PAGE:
What Is a Calorie Deficit?

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You’ve likely heard you need to eat less and move more to lose weight. The reason for that is to create a calorie deficit. This is taking in fewer calories than you burn in a day.

Keep reading to learn more about calorie deficits and tips for creating one. 

Tracking calories with app

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What Is a Calorie Deficit?

A calorie deficit occurs when you’re consuming fewer calories than you use up in a day. 

Everything you eat and drink brings calories into your body as it’s digested and absorbed. Your body uses the calories to maintain your organs, healthy tissue, breathing, heartbeat, and every movement you make.

Calorie Deficit and Weight Loss

If you’re consuming more calories than you need in a day to maintain your body and move, your body stores that extra energy to be used later. 

Your body pulls this stored energy out if you eat less during the day or during periods of fasting (like when you’re asleep). 

But if you consistently eat more calories than you need, your body continues to store energy without ever really needing to use much of the stored energy. 

Over time, this can lead to a large weight gain. On the other hand, if you stay in a calorie deficit, you begin using the stored energy and lose weight. 

You can cause a calorie deficit by eating less food, burning more calories, or a combination of the two. 

How Do I Figure Out My Calorie Deficit?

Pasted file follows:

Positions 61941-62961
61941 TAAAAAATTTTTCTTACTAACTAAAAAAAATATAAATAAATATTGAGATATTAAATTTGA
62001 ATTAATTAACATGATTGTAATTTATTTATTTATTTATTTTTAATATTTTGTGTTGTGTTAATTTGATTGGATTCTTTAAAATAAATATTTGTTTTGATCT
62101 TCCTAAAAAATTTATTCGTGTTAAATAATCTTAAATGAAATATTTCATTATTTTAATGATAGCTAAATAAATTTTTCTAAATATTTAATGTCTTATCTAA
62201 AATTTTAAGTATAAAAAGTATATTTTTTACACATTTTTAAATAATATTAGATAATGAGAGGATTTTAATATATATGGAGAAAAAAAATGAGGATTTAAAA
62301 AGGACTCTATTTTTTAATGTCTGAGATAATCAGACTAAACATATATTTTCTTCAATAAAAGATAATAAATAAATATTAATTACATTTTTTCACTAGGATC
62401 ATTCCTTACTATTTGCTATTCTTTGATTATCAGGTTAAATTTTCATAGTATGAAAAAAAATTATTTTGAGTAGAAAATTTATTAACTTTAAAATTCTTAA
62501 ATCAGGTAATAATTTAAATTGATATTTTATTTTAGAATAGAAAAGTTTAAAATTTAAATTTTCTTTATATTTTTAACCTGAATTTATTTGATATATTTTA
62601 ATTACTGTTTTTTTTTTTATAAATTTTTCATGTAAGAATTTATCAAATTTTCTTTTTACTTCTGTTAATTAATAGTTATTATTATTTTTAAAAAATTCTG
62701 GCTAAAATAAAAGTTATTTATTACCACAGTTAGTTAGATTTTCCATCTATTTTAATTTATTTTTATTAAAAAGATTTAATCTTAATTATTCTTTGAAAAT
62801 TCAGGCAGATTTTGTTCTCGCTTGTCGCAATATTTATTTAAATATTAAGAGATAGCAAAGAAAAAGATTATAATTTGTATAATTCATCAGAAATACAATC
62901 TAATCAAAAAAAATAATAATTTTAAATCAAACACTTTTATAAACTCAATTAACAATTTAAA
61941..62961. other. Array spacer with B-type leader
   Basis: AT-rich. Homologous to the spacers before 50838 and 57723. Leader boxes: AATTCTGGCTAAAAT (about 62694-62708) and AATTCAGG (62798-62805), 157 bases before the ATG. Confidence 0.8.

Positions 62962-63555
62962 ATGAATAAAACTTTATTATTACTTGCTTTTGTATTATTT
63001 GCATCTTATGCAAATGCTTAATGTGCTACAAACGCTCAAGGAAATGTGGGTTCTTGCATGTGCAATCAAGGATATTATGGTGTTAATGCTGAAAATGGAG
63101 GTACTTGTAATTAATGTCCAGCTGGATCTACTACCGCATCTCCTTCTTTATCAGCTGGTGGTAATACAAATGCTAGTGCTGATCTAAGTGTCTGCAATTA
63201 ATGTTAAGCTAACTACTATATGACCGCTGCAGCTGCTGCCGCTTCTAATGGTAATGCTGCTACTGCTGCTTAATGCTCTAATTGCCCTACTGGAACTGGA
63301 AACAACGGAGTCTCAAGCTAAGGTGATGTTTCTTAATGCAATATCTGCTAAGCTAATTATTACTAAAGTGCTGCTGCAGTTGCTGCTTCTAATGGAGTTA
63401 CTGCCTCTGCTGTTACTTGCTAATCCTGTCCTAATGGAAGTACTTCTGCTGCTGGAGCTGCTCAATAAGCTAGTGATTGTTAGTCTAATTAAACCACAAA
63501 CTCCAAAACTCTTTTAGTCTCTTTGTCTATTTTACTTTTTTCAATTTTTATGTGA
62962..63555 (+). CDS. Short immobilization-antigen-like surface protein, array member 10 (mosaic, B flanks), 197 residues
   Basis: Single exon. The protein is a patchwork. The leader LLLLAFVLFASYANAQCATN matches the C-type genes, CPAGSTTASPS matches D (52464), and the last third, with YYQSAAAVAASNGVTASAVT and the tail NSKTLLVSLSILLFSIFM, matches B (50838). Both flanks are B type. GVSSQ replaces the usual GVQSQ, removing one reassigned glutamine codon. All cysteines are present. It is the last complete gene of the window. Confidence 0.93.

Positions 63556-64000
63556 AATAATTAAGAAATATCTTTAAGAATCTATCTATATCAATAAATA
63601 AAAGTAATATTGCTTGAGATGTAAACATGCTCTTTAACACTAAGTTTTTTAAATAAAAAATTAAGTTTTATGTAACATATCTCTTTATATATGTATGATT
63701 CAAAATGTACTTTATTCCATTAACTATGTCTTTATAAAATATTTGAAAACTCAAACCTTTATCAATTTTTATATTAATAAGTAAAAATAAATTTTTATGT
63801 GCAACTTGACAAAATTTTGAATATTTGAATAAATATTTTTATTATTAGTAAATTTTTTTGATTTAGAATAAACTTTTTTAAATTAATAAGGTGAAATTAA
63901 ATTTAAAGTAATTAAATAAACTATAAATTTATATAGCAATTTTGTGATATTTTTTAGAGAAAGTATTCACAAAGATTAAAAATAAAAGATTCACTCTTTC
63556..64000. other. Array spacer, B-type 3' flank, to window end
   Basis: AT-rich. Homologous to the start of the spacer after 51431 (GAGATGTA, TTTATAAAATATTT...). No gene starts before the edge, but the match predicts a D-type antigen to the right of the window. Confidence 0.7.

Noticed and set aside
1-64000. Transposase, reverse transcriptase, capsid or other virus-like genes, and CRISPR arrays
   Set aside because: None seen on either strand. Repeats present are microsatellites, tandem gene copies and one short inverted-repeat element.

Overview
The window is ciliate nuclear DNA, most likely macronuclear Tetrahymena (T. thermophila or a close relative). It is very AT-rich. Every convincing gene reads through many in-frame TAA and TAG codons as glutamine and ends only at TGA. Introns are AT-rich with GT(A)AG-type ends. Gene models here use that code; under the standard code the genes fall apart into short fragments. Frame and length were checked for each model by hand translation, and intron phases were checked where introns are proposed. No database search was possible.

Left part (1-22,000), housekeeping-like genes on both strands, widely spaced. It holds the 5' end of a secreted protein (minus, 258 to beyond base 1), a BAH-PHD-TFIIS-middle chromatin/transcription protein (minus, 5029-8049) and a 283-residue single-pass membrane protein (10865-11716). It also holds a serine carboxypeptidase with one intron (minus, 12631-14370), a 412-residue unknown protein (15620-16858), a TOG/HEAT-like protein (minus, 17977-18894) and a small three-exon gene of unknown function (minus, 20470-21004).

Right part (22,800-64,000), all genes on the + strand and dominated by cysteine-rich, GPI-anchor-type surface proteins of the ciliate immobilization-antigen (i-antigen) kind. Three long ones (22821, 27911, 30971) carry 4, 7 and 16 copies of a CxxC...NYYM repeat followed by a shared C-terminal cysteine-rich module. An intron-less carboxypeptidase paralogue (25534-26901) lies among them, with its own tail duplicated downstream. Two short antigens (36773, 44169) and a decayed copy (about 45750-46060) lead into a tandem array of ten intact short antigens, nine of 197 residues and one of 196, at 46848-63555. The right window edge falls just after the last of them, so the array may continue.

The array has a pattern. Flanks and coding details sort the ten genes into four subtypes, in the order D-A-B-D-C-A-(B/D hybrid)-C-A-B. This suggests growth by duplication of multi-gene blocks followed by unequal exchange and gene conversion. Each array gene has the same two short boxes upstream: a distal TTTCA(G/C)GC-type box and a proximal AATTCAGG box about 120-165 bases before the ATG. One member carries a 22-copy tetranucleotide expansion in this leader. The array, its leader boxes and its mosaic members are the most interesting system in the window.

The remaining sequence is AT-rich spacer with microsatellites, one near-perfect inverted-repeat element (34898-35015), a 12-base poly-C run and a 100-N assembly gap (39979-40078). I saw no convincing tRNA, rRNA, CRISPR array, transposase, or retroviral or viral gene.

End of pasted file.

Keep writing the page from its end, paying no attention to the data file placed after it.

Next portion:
The general recommendation is to create a deficit of 500 calories per day. The body stores 3,500 calories in a pound of fat, so a 500 calorie deficit, in theory, creates a pound of weight lost per week. 

It’s estimated that the average sedentary (inactive) adult male needs about 2,200 calories per day to maintain his weight, while physically active people require 2,800 calories per day. 

To experience weight loss, it’s generally recommended that women take in 1,200 to 1,500 calories a day and men take in 1,500 to 1,800 calories a day. 

However, the exact number of calories you need depends on your metabolism, health, muscle mass, and activity level. 

You may be able to figure out how many calories you burn per day by wearing a fitness tracker or having your resting metabolic rate tested at a medical center.

Tips on Eating Fewer Calories

Here are some tips to help you create a calorie deficit.


Moving your body more and working out are excellent ways to increase your calorie deficit. Try to work in more movement and exercises by:

  • Join group fitness classes.
  • Take at least 10,000 steps per day.
  • Do strength and cardio workouts a few times a week.
  • Try different types of workouts to find one you like.
  • Ask a friend to be an accountability partner.
  • Meet friends for a walk rather than a meal.
  • Park farther away from your destination.
  • Take the stairs instead of the elevator when possible.

Eat More Protein

Eating more protein helps support weight loss. Research shows eating enough protein helps preserve lean muscle mass during weight loss (so the pounds you lose are less likely to be muscle) and keeps you feeling full for longer.

Aim for 10% to 35% of your calories coming from protein. Try to make sure you’re eating protein-rich food with each meal and snack. Aim for a mix of animal and plant-based protein foods, like:

  • Lean meats (beef, poultry, pork)
  • Fish and seafood
  • Nuts and seeds
  • Beans and legumes
  • Dairy products

Discuss your protein intake with a healthcare provider if you have liver or kidney disease as eating higher levels of protein may not be appropriate for you.

Track Your Calories

Simply bringing awareness to how much you’re eating could help you eat less. Sometimes, people are unaware of how much they’re eating because they are mindlessly reaching for snacks.